One thing that I’ve noticed across my career is how many of us developers sometimes get caught into the details about a particular software tool when trying to troubleshoot an issue, rather than truly understanding what the software is trying to achieve and what might be preventing it from in a systematic level.

As an example, if a REST API is slow, folks might spend a lot of time trying to understand the code, the business logic, or the framework the app is using. While that is valuable and there’s a space for it, I feel that approaching from the system point of view can be much more valuable as a first step. For example:

  • Is the machine OK?
    • Is the load average in the machine alright?
    • Is the iowait in the machine alright?
    • Is the memory usage alright?
    • sar
    • dmesg
  • Is the process OK?
    • Systemd journal
    • Logs
    • ps aux
  • Is the network OK?
    • Is it DNS?
    • Is it a load balancer?
  • etc.

The beauty of above checks is that it can be applied to any REST API written in any framework, in fact, it can be applied to any software application running in a Linux system.

If you truly master the underlying principles of the Operational System and Computers you need to keep much less context in your head. It “scales” your mental bandwidth better, instead of trying to know details about 10 different apps I only need to know Linux when troubleshooting a problem. This is truly valuable in DevOps/Platform space where you might need to have the whole org in your head!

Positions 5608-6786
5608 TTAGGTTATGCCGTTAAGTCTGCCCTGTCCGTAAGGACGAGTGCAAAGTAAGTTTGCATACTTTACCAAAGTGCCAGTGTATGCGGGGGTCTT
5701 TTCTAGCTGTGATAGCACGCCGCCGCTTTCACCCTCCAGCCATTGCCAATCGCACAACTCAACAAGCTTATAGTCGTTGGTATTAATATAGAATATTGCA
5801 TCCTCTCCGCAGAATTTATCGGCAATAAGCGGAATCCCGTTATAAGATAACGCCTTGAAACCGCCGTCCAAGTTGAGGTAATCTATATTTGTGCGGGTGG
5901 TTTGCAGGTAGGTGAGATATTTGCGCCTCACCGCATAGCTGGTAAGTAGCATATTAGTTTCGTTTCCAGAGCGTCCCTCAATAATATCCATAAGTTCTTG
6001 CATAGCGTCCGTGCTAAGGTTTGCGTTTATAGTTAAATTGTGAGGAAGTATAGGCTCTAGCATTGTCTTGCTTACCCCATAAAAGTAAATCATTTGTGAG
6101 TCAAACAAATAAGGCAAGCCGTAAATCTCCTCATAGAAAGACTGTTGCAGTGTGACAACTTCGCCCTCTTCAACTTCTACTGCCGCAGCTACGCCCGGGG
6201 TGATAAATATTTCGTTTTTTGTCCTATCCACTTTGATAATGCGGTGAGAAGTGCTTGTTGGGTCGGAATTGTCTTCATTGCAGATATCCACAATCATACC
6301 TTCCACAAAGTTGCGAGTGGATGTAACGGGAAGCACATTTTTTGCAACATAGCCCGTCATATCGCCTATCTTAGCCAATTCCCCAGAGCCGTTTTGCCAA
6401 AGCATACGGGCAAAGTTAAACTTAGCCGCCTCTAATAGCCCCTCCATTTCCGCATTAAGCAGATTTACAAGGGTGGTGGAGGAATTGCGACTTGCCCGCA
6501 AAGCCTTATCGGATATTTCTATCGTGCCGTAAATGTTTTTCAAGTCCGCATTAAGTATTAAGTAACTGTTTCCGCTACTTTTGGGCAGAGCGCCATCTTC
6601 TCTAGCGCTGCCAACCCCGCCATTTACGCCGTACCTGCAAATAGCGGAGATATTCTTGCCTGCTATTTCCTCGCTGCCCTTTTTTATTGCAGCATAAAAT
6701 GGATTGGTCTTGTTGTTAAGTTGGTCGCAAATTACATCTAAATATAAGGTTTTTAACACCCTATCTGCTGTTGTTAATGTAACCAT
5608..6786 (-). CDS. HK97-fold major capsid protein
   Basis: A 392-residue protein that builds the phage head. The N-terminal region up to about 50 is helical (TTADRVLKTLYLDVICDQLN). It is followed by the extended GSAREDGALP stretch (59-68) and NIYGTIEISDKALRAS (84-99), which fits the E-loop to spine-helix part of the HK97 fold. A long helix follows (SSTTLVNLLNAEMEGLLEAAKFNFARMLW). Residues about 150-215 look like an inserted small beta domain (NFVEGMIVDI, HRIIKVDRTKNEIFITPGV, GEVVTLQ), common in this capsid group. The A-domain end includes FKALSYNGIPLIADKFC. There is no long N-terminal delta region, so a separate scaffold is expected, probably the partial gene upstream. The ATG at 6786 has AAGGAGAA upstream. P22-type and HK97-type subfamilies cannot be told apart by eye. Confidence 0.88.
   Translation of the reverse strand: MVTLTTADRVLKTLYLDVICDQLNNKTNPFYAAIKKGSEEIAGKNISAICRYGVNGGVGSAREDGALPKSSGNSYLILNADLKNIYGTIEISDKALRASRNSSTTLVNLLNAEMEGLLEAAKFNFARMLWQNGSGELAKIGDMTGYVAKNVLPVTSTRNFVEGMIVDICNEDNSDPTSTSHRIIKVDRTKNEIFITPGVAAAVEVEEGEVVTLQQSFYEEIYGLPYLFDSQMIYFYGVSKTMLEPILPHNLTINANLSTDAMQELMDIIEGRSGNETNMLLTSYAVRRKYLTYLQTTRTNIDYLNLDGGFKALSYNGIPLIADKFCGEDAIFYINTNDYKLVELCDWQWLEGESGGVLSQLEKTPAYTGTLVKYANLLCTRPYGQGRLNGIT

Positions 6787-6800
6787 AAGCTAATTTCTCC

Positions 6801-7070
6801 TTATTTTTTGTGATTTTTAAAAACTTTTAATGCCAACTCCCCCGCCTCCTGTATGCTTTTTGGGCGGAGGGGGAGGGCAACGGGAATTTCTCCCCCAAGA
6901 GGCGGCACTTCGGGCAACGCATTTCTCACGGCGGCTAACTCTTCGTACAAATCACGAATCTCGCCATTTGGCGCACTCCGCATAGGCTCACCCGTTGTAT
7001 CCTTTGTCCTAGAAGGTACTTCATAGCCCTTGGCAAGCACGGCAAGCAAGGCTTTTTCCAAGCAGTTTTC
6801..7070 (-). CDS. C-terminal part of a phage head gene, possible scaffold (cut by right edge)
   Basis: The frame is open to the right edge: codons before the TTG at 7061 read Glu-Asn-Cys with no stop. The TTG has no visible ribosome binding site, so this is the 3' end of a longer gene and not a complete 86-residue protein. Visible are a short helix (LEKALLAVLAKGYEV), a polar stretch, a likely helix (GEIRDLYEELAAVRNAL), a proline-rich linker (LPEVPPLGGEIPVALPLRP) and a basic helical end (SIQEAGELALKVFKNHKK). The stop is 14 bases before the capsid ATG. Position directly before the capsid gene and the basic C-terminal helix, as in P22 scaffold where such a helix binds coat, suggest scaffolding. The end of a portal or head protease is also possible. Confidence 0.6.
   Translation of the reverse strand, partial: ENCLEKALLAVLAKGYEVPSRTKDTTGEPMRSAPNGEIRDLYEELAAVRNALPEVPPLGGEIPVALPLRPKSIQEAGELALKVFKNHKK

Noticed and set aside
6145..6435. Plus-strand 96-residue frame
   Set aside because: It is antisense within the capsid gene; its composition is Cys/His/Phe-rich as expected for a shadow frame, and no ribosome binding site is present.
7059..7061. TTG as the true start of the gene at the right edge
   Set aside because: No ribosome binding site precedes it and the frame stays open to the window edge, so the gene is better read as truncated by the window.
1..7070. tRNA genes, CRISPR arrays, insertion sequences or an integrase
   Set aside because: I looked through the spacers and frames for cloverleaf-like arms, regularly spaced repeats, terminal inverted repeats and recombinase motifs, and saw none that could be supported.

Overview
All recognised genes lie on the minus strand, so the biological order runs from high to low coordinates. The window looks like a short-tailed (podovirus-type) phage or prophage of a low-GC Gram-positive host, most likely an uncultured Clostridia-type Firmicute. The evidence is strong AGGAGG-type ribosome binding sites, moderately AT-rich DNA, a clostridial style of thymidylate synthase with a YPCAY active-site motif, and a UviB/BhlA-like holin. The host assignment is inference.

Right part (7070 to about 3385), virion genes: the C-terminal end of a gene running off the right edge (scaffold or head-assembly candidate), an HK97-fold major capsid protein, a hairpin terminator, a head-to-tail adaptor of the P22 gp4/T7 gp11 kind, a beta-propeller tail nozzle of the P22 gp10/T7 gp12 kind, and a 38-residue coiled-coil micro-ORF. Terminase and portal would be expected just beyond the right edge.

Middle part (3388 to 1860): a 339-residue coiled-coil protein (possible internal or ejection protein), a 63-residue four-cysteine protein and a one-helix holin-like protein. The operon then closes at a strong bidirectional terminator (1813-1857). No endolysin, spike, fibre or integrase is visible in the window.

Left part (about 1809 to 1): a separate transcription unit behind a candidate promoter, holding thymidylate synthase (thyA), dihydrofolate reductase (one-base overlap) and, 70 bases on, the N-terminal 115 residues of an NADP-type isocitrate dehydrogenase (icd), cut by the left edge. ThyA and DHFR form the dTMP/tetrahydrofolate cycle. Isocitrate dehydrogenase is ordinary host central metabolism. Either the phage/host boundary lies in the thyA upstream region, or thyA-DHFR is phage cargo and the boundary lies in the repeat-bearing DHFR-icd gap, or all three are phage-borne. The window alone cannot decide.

Of course that, when the underlying principles of the system are OK, then it’s time to dig deeper into the business logic, framework and what have you.

The opposite of this approach is to start troubleshooting an issue by adding log statements, doing CURL requests, clicking buttons, trying to understand the code, the business logic and etc. Before even knowing if the problem is in the application at all.

This also applies when developing software or stitching systems together! The differences between the different tools on the monitoring, queues, databases, REST frameworks and etc. spaces are less important than understanding their underlying principles. Tools are just tools (do learn a couple of them well!).

I recommend reading what rachelbythebay writes and the zines Julia Evans puts out there if you want to understand better the underlying systems!